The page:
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Barksdale Airman proves training pays off

  • Published
  • By Airman Nicole Ledbetter
  • 2nd Bomb Wing

BARKSDALE AIR FORCE BASE, Louisiana – “At that moment, it seemed like the world was coming to an end and I just wanted to try and help calm that.”

This is what Staff Sgt. Omar Freemire, 2nd Bomb Wing command post’s senior nuclear action controller, said he felt when he helped a family of six after he witnessed their vehicle roll over.

He said he was returning from an office supply run on July 11 when he heard a car crash and saw one of the vehicles roll over.

“My initial response while I watched the car roll over was like, holy cow I actually just witnessed an accident,” said Freemire.

Freemire said he immediately pulled over and rushed to the vehicle. While he didn’t have a plan he knew he needed to do something.

“Once I got out of my car and ran up to the vehicle, I was wondering how many people were hurt,” said Freemire. “I need to find out information. That’s all I could think about. I need information because whatever information I can get, I can pass it off to the people who can actually do something with it.”

While he didn’t realize it at the time, his work experience of coordinating response and communicating information prepared him for this moment.

Freemire’s job focuses on emergency management and communication.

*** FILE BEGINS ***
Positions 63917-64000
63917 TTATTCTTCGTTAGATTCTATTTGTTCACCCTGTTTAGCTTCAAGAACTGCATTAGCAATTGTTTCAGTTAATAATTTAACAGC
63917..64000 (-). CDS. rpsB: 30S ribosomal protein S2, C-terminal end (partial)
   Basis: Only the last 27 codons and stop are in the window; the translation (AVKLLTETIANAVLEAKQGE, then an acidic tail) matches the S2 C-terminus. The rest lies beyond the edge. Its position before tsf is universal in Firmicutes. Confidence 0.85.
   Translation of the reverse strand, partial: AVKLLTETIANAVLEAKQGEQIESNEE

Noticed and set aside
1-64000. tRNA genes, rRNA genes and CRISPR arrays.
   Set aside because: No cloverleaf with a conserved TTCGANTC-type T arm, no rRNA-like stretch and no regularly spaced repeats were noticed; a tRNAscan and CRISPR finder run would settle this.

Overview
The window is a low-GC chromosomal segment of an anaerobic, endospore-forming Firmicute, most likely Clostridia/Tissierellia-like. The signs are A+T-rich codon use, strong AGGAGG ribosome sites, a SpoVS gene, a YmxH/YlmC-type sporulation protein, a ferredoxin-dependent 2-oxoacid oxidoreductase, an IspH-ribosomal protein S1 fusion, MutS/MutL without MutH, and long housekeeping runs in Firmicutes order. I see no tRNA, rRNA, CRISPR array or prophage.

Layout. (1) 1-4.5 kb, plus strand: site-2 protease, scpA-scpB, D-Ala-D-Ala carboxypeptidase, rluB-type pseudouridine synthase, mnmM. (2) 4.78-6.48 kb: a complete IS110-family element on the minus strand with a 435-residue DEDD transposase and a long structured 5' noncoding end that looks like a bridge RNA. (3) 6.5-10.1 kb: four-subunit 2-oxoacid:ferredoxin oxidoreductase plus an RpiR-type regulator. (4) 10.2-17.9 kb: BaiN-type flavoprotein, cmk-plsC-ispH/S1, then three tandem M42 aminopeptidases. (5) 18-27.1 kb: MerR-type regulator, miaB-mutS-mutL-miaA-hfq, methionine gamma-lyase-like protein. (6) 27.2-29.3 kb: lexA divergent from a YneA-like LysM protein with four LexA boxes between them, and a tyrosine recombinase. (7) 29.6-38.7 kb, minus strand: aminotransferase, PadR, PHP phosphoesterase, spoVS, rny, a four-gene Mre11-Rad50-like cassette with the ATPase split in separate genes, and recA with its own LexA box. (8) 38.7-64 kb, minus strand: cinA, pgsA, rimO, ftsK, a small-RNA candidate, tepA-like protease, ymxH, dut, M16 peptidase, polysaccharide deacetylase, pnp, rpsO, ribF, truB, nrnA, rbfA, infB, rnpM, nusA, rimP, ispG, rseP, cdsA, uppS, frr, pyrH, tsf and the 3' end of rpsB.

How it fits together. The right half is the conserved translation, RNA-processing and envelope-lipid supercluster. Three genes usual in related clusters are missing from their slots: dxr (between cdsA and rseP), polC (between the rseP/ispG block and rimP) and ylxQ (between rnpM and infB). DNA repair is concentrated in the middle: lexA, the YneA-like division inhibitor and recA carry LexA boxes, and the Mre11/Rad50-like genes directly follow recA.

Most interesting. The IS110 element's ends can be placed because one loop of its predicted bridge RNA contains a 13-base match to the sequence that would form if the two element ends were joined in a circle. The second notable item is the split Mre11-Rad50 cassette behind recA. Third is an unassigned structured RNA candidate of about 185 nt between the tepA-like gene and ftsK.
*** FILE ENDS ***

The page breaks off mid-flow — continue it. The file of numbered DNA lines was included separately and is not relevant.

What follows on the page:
“My job over the years kind of dictated my brain on how to interact with the situation and just kind of went with a go, do, find information and pass it on,” said Freemire.

He said that training and participating in exercises on base helped him think clearly during a worst case scenario.

Freemire, along with two other bystanders, helped the family out of the rolled-over SUV and made sure the family was safe until first responders arrived.

It was no surprise to the people that know Freemire that he sprung into action.

“He would do anything for you at any time whenever you want it,” said Royce (Sonny) Kerbow, the chief of nuclear command and control operations at 2nd BW command post.

Freemire's teammates said that he is selfless, takes care of everyone around him and that his positivity is so influential that his presence lights up the room.

His outgoing, helpful and hardworking nature earned Freemire respect from his peers and appreciation from his leadership.

“He was on a 12-hour night shift and came in after his shift, during the day just to train and learn more about the job, that was not something that I asked him to do,” said Sonny. “He took it upon himself just because he wanted to be an expert in the program.”

Freemire not only takes extra steps to master his job but he also goes above and beyond in his development as a non-commissioned officer.

Although Freemire never thought he would be in a situation where he would need to implement emergency management skills outside the command post, he credits his training and work experience with his ability to think clearly and safely manage the emergency while taking care of the family of six.